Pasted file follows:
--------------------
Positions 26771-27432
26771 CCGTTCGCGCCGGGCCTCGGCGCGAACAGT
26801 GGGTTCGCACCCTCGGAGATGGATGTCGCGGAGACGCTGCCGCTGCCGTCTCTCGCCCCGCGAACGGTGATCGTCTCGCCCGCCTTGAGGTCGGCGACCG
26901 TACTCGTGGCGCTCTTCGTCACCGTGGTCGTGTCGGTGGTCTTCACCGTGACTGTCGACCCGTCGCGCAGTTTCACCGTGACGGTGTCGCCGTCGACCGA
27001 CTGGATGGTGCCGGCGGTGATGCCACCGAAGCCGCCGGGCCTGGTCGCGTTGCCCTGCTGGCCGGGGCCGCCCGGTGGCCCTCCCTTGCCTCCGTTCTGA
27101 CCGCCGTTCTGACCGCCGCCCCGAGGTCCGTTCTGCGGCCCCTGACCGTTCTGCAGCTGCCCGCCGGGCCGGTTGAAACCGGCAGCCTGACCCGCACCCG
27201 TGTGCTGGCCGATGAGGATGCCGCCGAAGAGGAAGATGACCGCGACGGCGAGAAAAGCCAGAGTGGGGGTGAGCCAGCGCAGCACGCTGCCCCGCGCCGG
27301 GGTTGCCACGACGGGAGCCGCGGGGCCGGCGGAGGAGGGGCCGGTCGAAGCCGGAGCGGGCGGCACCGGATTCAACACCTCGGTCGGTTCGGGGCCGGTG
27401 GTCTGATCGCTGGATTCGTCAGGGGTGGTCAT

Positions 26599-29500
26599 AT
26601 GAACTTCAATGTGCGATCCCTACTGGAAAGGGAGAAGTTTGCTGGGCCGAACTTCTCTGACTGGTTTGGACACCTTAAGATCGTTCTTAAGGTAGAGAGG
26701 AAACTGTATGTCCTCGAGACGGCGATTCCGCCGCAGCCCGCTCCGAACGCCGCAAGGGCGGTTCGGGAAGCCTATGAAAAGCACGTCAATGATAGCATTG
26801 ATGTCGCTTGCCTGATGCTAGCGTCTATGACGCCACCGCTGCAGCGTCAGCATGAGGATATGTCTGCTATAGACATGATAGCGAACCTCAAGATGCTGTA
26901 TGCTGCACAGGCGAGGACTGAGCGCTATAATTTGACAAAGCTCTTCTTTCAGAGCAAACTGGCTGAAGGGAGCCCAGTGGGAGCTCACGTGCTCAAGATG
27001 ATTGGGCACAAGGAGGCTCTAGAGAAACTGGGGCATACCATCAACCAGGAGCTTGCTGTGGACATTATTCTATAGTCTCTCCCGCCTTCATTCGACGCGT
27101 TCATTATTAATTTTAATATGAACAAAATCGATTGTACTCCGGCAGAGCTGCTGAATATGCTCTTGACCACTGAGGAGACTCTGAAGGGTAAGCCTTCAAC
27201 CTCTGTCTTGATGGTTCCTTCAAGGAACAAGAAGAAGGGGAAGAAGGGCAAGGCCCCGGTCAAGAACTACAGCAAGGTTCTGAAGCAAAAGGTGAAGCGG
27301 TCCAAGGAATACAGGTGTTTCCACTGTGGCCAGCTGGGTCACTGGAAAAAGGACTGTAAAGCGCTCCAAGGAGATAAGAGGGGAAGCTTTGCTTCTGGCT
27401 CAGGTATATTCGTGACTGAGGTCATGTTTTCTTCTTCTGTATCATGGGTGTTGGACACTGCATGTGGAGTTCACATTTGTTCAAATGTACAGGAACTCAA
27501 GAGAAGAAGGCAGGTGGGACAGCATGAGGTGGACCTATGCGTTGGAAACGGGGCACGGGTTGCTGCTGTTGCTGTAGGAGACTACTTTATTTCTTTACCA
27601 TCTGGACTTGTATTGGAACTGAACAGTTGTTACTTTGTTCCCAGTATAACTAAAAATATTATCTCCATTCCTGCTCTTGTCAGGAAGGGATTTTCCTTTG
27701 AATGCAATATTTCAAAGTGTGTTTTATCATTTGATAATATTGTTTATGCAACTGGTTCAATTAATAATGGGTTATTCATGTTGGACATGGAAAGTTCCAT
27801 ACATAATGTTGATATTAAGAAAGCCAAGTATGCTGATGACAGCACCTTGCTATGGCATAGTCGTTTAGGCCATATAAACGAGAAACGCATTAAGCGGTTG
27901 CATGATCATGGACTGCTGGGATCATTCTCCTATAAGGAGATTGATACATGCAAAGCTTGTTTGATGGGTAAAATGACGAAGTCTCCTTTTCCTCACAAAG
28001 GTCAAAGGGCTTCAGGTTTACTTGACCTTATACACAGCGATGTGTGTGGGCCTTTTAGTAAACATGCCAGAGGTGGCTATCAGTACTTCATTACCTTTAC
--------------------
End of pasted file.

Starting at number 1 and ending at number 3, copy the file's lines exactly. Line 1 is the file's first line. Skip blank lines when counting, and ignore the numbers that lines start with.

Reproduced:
Positions 26771-27432
26771 CCGTTCGCGCCGGGCCTCGGCGCGAACAGT
26801 GGGTTCGCACCCTCGGAGATGGATGTCGCGGAGACGCTGCCGCTGCCGTCTCTCGCCCCGCGAACGGTGATCGTCTCGCCCGCCTTGAGGTCGGCGACCG